Stracey writes. His position as an agricultural officer brought him into contact with the humble village folk of the Khasi-Jaintia hills. He spent long hours on march, in their fields and houses, living, eating and sleeping with them. A part of their personality got imbibed into his own. He was in the forefront of local political and social and movements. He was a practising Christian but very respectful towards the beliefs and faiths of the Khasi people who were mostly animistic at that time.
During the terminal part of his career he became the Deputy Director of Agriculture for the hill districts of Assam. He had to move about in the six hill districts of undivided Assam. Reade was very concerned about the problem of jhum farming in the hills and advocated permanent terrace cultivation, greater use of fertilizer, improved propagation of fruit trees among others. He was a great admirer of the highly developed farming techniques of the Angami Nagas. They have terraced rice fields irrigated by streams from top to bottom and they cleverly use dry terraces by planting Alder trees for pollarding in season to make dry ash manure.
He was a Wing Commander of the Khasi Porter Corps during the World War II and operated in Naga hills as far as the borders of Burma.
Stracey mentions about many other great elephant hunters of that era namely Girsham, Mackrell, Baldwin, Nichols, Needham, Archard all Britishers and also the Assamese hunter Tarun Ram Phukan more renowned as a nationalistic leader and freedom fighter. The name of the Maharaja of Mysore was also added to that list. But Stracey places Reade above all of them.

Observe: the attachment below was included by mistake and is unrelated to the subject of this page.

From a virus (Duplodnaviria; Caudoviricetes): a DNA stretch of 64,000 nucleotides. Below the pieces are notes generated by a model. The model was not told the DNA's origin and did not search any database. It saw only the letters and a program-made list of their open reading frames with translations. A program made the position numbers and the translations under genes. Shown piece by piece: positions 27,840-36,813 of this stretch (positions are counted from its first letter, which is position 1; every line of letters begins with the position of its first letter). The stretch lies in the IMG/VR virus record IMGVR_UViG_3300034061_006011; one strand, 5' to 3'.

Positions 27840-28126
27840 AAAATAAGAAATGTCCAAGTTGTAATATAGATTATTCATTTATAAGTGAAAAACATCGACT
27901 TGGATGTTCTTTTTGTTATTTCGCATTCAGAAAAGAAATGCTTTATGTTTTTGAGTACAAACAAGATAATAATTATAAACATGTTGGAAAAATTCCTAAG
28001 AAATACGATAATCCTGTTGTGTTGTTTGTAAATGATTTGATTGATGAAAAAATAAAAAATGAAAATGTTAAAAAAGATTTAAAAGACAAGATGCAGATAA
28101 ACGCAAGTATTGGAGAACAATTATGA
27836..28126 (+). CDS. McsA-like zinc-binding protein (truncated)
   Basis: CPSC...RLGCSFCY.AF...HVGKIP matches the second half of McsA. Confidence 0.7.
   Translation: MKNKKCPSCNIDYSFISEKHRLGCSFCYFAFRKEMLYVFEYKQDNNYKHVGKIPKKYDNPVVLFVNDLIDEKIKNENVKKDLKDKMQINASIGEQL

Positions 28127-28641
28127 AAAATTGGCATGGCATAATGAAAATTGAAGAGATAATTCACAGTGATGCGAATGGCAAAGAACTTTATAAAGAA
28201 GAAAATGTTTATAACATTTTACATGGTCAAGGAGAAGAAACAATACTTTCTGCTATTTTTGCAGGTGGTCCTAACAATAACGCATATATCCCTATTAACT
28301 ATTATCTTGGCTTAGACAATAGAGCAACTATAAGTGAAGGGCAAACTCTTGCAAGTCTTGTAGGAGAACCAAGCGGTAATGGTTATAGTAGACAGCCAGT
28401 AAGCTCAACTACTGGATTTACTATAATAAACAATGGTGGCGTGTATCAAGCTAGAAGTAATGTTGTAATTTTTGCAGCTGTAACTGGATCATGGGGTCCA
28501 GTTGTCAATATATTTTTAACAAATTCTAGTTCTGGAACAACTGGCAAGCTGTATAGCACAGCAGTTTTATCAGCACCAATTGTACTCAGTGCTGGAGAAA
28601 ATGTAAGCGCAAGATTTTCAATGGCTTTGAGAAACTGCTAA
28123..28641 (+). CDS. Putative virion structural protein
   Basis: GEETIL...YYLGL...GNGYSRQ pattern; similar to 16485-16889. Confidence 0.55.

Stracey compares Reade to Jim Corbett and dubs him “Jim Corbett of the elephants“. No doubt as per Stracey’s description Reade share a lot in common with Corbett, a personality of the same mould, mild, unassuming and perfect gentleman. But it has to be said that Reade was great by his own standing not by comparison with others be it Corbett or any other. Reade was little known outside his native Khasi-Jaintia hills . Stracey writes that Reade did not attain the fame like Corbett because he did not had the patronage of person in high positions like Corbett. A few article in newspapers and magazines described his experiences at the end of his career. When a radio station came up in Shillong he gave a few talks.
Reade’s record of elephant hunting stands unequalled. He is ranked as one of the greatest of the hunters of the world’s biggest land animals. But he never hunted for sport or fun, he killed only when the animals had become a threat to human life. At heart he was always a conservationist.
By : Dr Satyakam Phukan
FURTHER INPUTS ON THE LIFE OF LOVELL READE
Input from Dr Sylvanus Lamare, selection grade Lecturer, Khasi Department, St. Edmunds College, Shillong and litterateur, who had sent information provided by Prof. Wandell Passah, Head, Electronics Department, St. Edmunds College, Shillong.
“I shared the facts on Lovell Reade with Prof. Wandell Passah and here is the reply from him.